Billionaire tied to Wright ad blitz a rising force
The wealthy executive who considered and then dropped a proposal
to revive controversy over the relationship between President
Barack Obama and his former pastor is a rising conservative
maverick with ties to the Chicago Cubs baseball team. He’s also
linked to a ”super” political action committee that bankrolled an
upset in Nebraska’s recent Republican Senate primary.
J. Joseph Ricketts, 70, a politically conservative Nebraskan
known as ”Joe,” built the TD Ameritrade brokerage firm into a
billion-dollar empire that backed the purchase of the Cubs as well
as interests in film, media, resorts and bison meat products. As
the man reportedly behind a planned $10 million anti-Obama ad blitz
– a spokesman on Thursday blamed the proposal on consultants and
said it was being shelved – Ricketts is a new force in GOP and
It doesn’t run in the family: Ricketts’ daughter, Laura, is a
prominent lesbian activist who is a volunteer fundraiser for
Joe Ricketts was identified by a Republican strategist Wednesday
as the financier behind plans being drawn up for a $10 million
campaign that would have targeted Obama’s relationship with the
Rev. Jeremiah Wright, the Chicago pastor with a history of racially
incendiary sermons. Wright’s relationship with Obama, his former
parishioner, was a hot-button issue in the 2008 presidential
Obama’s 2008 rival, Sen. John McCain, mostly steered clear of
the topic and aides to Mitt Romney quickly repudiated the tactic on
Thursday, leading Ricketts to torpedo the plan.
The new super PACs allow well-funded business and other interest
groups to wade into political issues that are too sensitive for
rival campaigns. Ricketts is on the cutting edge of that
phenomenon, one of several wealthy conservative financiers who have
single-handedly set up super PACs and nonprofit foundations to
advance their pet issues.
Ricketts spent nearly $1.2 million in 2010 to create Ending
Spending Action Fund, which was reportedly considering the Wright
attack ads. The committee has a sister nonprofit, also called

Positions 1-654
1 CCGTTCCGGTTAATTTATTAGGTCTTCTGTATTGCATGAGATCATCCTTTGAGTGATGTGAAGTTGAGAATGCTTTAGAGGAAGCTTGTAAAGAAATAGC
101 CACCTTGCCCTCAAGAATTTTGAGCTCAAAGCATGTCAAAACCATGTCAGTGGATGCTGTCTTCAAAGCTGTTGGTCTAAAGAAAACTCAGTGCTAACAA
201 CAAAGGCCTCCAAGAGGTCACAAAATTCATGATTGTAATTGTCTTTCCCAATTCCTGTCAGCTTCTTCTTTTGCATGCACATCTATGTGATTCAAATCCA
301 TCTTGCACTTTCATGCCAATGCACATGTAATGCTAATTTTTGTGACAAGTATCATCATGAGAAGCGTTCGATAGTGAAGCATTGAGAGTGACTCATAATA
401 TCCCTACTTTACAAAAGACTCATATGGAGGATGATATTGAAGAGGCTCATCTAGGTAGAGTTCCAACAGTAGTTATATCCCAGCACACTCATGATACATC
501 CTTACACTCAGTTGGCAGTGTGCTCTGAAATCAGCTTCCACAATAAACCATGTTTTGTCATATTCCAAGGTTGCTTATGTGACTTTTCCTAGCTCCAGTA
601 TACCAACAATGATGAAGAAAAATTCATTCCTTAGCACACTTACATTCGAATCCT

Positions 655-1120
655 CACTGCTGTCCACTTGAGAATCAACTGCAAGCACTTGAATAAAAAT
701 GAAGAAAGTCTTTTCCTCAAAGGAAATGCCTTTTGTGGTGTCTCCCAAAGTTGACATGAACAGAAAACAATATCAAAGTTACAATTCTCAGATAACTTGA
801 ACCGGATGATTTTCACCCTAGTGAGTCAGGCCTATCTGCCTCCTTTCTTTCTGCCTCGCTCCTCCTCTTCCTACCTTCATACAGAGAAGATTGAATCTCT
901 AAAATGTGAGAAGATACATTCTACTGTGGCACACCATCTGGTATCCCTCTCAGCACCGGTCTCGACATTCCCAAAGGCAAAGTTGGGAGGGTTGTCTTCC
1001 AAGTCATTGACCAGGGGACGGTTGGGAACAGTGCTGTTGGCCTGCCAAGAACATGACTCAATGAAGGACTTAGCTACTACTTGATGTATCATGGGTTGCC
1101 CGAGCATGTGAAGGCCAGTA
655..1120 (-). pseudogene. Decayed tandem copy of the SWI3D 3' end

Ending Spending, which Ricketts set up for issue advocacy. It was
preceded by Taxpayers Against Earmarks, an advocacy group for
Ricketts’ campaign against the use of congressional provisions to
benefit specific projects in legislators’ districts.
Calls to Ricketts at Ending Spending were not immediately
returned, but the president of the committee, Brian Baker, said in
a statement on the group’s website that the planned ad campaign
”reflects an approach to politics that Mr. Ricketts rejects.”
Baker called the plans ”only a suggestion” and added that
Ricketts was ”neither the author nor the funder” – despite
indications of deeper involvement.
A champion of limited government and free enterprise who once
supported Democratic Party candidates, Ricketts joins such
well-heeled conservative activists as the Koch brothers, who head
the conservative Americans for Prosperity organization, in pumping
millions of dollars into campaigns to influence elections and
public policy. His Tampa, Fla.-based super PAC spent $600,000 in
the Nevada Senate race in 2010 in a failed attempt to unseat
Democratic Senate Majority Leader Harry Reid.
But Ricketts has also shown an independent streak, willing to
take on rival conservatives as he did in Nebraska’s recent GOP
Senate primary. Ricketts’ super PAC quietly fronted $130,000 for
ads supporting Debra Fischer, a state senator who upset a
well-funded rival supported by other influential conservatives.
Fischer had tea party support but was opposed by Sen. Jim DeMint,
R-S.C., and other top conservatives.
Ricketts’ website describes him as an advocate for ”responsible
government that promotes freedom, fosters free enterprise and
encourages individual opportunity.” The site also describes
Ricketts’ ventures since he retired in 2011 from TD Ameritrade,
including the American Film Company; DNAinfo.com, a New York
hyper-local website; and High Plains Bison, a bison meat product
Ricketts’ family in 2009 purchased 95 percent ownership of the
Chicago Cubs for a reported $900 million. The main investor was
Ricketts’ son, Tom, who is the team’s chairman, but Ricketts’ other
three children, Laura, Pete and Todd, also have interests and are
on the team’s board. Joe Ricketts also has an interest. Despite his
limited government philosophy, the ball club is pressing for $200
million in state-backed bonds to renovate Wrigley Field, the Cubs
stadium also owned by the family.
On Wednesday, Tom Ricketts directly confronted the reports that
his father was behind the anti-Obama ad campaign. ”As chairman of
the Chicago Cubs, I repudiate any return to racially divisive
issues in this year’s presidential campaign or in any setting –
like my father has,” he said.
Laura Ricketts also spoke out. ”We have different political
views on how to achieve what is best for the future of America, but
we agree that each of us is entitled to our own views and our right
to voice those views,” she said.
Laura Ricketts is listed by the Obama campaign as a bundler
raising between $200,000 and $500,000 in donations. She introduced
Obama last February during a Chicago fundraising event that took in
more than $1.4 million.
Associated Press writer Beth Fouhy in New York contributed to